Tyronn Lue wants to put the ball in Russell Westbrook’s hands more for Clippers

Robert Marvi
2 Min Read
Mark J. Rebilas-USA TODAY Sports

When the Los Angeles Clippers traded for veteran star guard James Harden a few weeks ago, some expected them to become a legitimate championship contender. But they have struggled ever since the deal was made.

Russell Westbrook was recently moved to the bench, yet head coach Tyronn Lue wants him to have the ball more often when he is in the game.

Westbrook came to the Clippers late last season after a frustrating stint with the Los Angeles Lakers. His shooting percentages, which have always been relatively low, especially from the perimeter, instantly perked up, but they have fallen back to Earth this season.

While with the Lakers, he was also moved to the bench early last season. To his credit, Westbrook, who has been portrayed by many fans as a prickly figure, has handled both reassignments like a professional.

By coming to the Clippers, Harden has been reunited with Westbrook, his former teammate while on the Oklahoma City Thunder in the early 2010s. Both grew up in the Los Angeles area, and the trade has given the team tremendous firepower, at least on paper.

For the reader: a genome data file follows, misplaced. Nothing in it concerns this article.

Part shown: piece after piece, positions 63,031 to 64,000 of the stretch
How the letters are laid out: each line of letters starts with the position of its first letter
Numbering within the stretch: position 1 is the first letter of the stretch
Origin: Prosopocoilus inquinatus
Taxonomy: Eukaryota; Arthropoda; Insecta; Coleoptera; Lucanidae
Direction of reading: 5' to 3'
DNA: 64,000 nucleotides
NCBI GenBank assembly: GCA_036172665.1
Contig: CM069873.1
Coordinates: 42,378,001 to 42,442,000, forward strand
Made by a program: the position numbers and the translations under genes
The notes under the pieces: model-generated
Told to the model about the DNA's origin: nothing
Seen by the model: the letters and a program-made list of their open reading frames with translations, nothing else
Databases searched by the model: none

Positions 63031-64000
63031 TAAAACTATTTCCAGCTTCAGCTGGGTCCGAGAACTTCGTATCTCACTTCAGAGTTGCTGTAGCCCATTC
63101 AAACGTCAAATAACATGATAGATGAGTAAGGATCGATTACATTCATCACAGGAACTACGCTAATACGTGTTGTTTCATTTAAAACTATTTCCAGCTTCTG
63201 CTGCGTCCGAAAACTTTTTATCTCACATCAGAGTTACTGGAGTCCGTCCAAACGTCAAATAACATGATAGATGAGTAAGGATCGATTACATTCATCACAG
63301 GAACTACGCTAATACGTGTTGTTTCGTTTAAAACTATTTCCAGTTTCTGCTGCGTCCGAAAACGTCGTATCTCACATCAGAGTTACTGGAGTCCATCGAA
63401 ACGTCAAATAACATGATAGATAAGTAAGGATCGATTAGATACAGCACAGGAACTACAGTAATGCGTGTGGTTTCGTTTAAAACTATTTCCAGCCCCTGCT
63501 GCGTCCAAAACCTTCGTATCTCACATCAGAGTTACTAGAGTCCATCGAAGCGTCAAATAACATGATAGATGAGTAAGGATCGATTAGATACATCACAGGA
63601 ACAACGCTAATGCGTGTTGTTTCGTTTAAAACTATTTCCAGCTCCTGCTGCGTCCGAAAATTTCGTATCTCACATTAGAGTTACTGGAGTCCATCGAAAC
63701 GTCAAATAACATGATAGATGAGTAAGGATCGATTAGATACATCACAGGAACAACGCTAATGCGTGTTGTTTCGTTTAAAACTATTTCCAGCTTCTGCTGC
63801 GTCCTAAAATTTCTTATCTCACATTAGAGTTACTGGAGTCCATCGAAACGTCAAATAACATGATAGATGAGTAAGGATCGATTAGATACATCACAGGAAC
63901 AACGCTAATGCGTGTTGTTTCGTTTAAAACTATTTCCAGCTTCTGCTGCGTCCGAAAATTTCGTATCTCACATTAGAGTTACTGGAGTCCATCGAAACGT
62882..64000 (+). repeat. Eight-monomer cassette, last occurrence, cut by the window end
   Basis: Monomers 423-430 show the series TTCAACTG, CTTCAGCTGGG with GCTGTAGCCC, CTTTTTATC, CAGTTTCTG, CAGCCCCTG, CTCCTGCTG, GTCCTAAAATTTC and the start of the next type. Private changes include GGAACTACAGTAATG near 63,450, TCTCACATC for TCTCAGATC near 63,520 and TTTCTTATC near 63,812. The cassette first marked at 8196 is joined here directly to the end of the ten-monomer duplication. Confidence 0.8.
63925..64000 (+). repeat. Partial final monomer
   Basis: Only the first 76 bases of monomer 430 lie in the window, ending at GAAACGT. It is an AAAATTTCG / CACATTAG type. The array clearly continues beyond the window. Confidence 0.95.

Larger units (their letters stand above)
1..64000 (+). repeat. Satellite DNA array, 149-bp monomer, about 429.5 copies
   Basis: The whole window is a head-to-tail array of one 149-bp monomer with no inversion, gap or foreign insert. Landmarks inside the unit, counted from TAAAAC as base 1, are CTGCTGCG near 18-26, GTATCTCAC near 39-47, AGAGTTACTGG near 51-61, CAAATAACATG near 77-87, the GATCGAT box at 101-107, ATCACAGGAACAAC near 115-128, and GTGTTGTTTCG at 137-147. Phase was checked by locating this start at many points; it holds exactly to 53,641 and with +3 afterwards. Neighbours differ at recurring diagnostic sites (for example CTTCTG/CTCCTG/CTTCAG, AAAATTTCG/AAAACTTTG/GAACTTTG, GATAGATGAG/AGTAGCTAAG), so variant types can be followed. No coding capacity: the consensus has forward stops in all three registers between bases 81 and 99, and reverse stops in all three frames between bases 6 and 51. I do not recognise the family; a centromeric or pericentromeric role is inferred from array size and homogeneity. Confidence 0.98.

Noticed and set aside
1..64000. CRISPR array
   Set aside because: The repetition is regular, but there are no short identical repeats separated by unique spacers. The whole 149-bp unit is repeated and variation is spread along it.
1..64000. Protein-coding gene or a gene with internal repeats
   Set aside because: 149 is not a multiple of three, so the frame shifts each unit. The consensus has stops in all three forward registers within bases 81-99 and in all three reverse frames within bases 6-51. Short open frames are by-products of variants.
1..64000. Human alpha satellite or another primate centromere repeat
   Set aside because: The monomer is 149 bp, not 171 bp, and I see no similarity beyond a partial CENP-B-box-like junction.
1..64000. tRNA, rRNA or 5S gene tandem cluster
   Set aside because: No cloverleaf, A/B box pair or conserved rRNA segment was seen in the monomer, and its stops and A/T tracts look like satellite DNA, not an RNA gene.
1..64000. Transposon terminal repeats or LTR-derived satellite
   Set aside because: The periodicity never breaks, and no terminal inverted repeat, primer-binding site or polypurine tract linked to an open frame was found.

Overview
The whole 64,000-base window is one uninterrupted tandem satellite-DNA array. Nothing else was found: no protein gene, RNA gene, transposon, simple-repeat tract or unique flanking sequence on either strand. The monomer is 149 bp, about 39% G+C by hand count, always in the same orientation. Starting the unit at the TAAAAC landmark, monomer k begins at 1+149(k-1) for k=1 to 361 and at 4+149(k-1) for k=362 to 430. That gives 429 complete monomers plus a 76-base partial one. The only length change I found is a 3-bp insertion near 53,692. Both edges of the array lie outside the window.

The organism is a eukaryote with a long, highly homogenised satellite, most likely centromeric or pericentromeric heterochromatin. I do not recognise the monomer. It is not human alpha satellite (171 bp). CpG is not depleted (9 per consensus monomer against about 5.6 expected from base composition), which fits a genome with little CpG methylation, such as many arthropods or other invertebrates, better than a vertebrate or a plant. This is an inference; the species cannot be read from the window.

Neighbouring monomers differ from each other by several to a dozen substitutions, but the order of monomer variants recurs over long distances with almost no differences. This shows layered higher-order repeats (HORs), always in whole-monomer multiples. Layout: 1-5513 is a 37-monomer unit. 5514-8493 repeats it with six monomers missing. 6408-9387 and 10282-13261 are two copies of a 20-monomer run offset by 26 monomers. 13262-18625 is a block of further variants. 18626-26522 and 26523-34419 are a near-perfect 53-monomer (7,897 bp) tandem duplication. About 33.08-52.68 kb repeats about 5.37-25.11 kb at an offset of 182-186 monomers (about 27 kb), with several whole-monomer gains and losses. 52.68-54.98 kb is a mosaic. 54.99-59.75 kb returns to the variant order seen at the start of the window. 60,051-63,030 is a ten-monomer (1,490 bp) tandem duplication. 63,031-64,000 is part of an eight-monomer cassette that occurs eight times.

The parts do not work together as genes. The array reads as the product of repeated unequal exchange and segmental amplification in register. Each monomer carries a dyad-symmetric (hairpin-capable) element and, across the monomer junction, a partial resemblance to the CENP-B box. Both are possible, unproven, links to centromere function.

But it hasn’t translated into results. Los Angeles ranks just 17th in points per game and 18th in offensive rating so far this season. Some have been skeptical of the fit among Harden, Westbrook, Paul George and Kawhi Leonard given the fact that all of them tend to be ball-dominant players and none of them are particularly effective off the ball.

It was expected that Westbrook’s addition would turn the Clippers into a potent fast-breaking team, but they rank just 15th in fast-break points per game and 21st in pace.

They will host the Dallas Mavericks on Saturday evening, which will present them with a challenge. Dallas is 10-5 to start the season and is among the NBA’s leaders in scoring, and superstar Luka Doncic often seems to go off against them.

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Robert is a native of Santa Monica, Calif. and a graduate of the University of California, Santa Barbara. He has been an avid NBA and NFL fan since he was a little kid in the mid-'90s, and he has always loved soaking up knowledge about both leagues and their respective histories. He feels strongly that sports aren't just entertainment, but also a means for learning life lessons.